- If already on a diuretic, use up to 2x usual dose in this instance (be careful they may already have had their usual diuretics)
- Furosemide can be given in AM/Noon BD dosing or via 24hr infusion – max 240mg/24hr for both methods
- Consider their mobility & ability to pass urine with a consideration of a catheter if need be. In the US furosemide is called Lasix because it lasts 6h. Giving it late can lead to inpatient falls (or an annoyed patient).
NB – furosemide 40mg PO equivalent to 1mg bumetanide PO.
When to escalate
- Acute pulmonary oedema (wheeze, frothy sputum, clammy)
- Cardiogenic shock (peripherally shutdown, hypotensive)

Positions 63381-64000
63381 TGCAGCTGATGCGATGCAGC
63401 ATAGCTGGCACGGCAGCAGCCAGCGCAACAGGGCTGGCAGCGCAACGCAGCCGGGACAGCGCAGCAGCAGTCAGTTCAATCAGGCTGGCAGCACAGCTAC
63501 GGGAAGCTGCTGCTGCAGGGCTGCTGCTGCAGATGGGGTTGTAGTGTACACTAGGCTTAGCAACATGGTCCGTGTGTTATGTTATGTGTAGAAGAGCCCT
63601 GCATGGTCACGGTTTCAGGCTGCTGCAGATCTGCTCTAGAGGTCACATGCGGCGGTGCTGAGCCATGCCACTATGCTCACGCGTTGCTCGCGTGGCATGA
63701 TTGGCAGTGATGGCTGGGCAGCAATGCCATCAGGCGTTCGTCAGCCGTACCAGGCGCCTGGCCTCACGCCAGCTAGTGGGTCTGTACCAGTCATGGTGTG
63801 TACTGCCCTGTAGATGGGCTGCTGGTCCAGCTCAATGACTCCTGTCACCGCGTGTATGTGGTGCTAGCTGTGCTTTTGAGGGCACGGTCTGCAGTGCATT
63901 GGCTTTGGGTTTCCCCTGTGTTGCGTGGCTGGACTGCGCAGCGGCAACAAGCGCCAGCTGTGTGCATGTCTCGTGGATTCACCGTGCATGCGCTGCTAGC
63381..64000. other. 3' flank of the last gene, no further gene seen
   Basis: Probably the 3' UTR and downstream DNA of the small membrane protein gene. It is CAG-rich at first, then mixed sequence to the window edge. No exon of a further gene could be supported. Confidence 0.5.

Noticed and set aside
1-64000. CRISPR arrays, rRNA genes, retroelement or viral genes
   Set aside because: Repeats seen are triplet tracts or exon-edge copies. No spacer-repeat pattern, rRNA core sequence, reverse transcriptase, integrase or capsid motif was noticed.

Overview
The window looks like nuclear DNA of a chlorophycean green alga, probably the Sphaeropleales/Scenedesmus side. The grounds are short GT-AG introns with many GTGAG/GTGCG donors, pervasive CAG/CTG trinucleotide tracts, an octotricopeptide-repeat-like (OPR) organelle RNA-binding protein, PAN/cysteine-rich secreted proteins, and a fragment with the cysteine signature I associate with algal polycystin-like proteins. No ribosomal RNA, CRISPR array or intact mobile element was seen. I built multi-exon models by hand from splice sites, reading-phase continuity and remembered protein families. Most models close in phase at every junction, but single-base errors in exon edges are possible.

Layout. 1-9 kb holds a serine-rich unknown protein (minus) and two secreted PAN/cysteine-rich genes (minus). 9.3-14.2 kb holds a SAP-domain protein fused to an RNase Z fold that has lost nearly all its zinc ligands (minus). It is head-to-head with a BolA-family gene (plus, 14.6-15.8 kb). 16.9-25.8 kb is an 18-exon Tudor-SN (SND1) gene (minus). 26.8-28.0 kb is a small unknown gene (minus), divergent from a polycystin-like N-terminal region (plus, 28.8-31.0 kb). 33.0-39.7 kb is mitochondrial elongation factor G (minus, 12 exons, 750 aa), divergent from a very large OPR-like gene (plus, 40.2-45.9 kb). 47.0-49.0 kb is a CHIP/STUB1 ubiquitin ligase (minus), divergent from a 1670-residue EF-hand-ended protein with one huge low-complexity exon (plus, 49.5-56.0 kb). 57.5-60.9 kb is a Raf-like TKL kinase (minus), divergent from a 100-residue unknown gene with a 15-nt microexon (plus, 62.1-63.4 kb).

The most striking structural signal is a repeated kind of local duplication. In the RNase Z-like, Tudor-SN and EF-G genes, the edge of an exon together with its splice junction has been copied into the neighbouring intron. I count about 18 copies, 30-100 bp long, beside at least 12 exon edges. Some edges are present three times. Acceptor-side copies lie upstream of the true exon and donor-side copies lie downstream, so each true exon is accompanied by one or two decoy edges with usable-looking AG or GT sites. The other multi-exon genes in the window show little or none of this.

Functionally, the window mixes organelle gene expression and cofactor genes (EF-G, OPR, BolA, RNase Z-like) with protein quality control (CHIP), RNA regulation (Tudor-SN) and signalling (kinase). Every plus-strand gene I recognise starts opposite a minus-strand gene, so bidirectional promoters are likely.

- ACS (chest pain, significantly raised troponin, ischaemic ECG changes)
- Arrhythmia (not corrected with initial measures)
- Unable to tolerate diuresis due to hypotension/renal function
Management on the wards
- Daily clinical assessment of fluid status – (as above for examination, JVP)
- Daily weight (aim 0.5kg/day loss) – essential to guide diuresis success.
- Daily U&E whilst on IV diuretic (monitor eGFR and serum potassium, sando K commonly prescribed)
- Fluid restriction – (1.5ltr usual restriction)
- Echo – To assess if LV systolic dysfunction (reduced EF)/Not LVSD (preserved EF)
- Converting to oral diuretics
- Usually when stable & showing good progress with diuresis
- Usually to the same dose given orally (e.g. 80mg IV BD to 80mg PO BD). IV furosemide is up to 50% more potent than oral due to bioavailability (even less when overloaded). However, the dose is usually kept the same as after the initial diuresis they usually need less for maintenance. Be careful though of rebound pulmonary oedema after you switch.